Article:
Untangling the Immigration Enforcement Web: New NILC Report Looks at Cooperation Between Local Law Enforcement and Federal Agencies
By NILC staff
Sept. 22, 2017
Immigrants are caught in a complex and opaque web of databases, related systems, and information-sharing mechanisms that make it easier for immigration enforcement to disrupt their lives and prevent them from fully participating in economic and social life in the United States.
These databases, systems, and mechanisms often depend on the entanglement of state and local law enforcement or licensing agencies with federal immigration and law enforcement agencies.
Advocates, including NILC, have raised many concerns about how these databases and information-sharing mechanisms work. President Donald Trump’s recent executive orders and the U.S. Department of Homeland Security’s (DHS’s) implementation memos will expand immigration enforcement dramatically without due process protections, increase state and local involvement in immigration enforcement, and undermine federal Privacy Act guarantees.
We took a closer look at these entanglements between immigration and law enforcement and outlined what we found in our new report, Untangling the Immigration Enforcement Web: Basic Information for Advocates about Databases and Information-Sharing Among Federal, State, and Local Agencies. This report describes how some of these databases and information-sharing networks work but also outlines actions local advocates can take to minimize these entanglements.
Below are some highlights of the report:
- The FBI’s Next Generation Identification database and DHS’s Automated Biometric Identification System are interoperable, meaning fingerprints of an arrested person may be checked against both databases.
- State and local law enforcement have access to federal databases that contain civil immigration information, while U.S. Immigration and Customs Enforcement (ICE) has access to local law enforcement databases that allow it to identify immigrants who have been arrested. Jails also often give ICE agents access to jails, along with lists of people being held.
- Informal contact also exists among all these agencies. An example of this might be a local police officer contacting ICE regarding a stopped driver if they suspect the driver is undocumented.
- Local, state, and federal gang databases also interact. These databases identify certain people as gang members, often without much reason, and may include photos and other information. ICE even started its own gang database in 2010. Because gang members have long been considered a priority for immigration enforcement, being identified as a gang member or someone who “associates” with gang members can have dramatic consequences for immigrants.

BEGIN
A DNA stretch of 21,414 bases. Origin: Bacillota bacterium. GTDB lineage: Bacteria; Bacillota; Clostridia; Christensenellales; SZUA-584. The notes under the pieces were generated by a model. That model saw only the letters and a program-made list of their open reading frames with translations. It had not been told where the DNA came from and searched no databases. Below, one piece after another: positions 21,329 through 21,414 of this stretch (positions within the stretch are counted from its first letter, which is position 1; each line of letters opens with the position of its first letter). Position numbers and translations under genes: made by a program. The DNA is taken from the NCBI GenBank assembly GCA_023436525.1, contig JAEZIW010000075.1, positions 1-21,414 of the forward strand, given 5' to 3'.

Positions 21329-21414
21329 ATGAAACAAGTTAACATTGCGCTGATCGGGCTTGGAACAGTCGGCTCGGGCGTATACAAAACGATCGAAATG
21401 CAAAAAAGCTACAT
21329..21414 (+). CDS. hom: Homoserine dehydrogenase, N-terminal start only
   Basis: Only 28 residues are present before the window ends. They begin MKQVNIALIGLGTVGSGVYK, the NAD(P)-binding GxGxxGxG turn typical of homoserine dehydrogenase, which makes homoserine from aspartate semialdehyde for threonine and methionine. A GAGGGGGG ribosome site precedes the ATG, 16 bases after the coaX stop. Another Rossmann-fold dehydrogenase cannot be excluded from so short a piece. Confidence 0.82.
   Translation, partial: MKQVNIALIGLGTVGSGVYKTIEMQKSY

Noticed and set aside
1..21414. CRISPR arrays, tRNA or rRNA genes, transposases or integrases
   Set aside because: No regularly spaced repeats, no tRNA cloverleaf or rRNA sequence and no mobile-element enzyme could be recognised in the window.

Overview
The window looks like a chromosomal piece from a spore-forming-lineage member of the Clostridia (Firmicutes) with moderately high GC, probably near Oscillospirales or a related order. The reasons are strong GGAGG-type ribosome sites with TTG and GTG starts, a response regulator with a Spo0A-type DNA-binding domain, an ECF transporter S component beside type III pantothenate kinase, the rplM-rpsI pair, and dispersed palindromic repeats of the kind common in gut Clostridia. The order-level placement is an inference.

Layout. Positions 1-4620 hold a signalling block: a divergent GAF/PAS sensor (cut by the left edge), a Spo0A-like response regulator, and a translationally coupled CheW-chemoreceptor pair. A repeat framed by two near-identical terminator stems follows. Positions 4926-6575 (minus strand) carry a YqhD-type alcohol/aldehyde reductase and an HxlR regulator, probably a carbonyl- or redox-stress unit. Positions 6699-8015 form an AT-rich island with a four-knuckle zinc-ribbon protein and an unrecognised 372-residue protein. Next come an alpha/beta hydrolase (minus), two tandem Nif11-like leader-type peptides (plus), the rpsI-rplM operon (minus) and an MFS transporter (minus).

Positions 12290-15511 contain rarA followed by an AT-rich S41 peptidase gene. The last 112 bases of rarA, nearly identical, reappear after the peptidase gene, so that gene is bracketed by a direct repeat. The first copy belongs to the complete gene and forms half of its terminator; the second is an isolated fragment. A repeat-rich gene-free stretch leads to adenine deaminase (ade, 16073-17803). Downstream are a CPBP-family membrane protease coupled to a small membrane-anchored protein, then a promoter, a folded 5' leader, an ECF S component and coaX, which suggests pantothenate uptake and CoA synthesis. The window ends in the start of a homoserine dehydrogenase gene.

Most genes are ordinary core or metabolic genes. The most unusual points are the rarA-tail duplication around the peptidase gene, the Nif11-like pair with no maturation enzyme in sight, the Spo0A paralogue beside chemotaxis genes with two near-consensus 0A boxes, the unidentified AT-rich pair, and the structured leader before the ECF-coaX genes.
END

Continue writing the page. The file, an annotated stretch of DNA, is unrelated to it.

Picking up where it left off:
- Mobile biometrics technologies, such as mobile fingerprinting and iris scans, may be used by ICE agents on people “encountered” during investigations, in violation of legal standards established by the Fourth Amendment, such as probable cause. This can result in so-called “collateral” arrests of people who were not originally targeted. This biometric information is also kept in databases, even for people who were not arrested.
- ICE has used department of motor vehicles (DMV) records to locate individuals for immigration enforcement purposes and has used DMVs’ technological capacities, such as facial recognition software, to identify and locate targets. ICE has also asked DMVs to “run” license plates at particular addresses in order to determine the identities of residents there.
Though these potentially unconstitutional information-sharing mechanisms are disturbing, there are many ways advocates can fight back, including pressuring local governments to stop these types of cooperation among agencies, alerting media to individual stories of discrimination, filing lawsuits, and more. There are also ways to file complaints directly with the agencies when they improperly use biometrics devices, and local governments should also be asked to ensure that Privacy Act standards apply to noncitizens.
More details on these databases and information-sharing systems—along with more ideas on how to fight back—can be found in the report.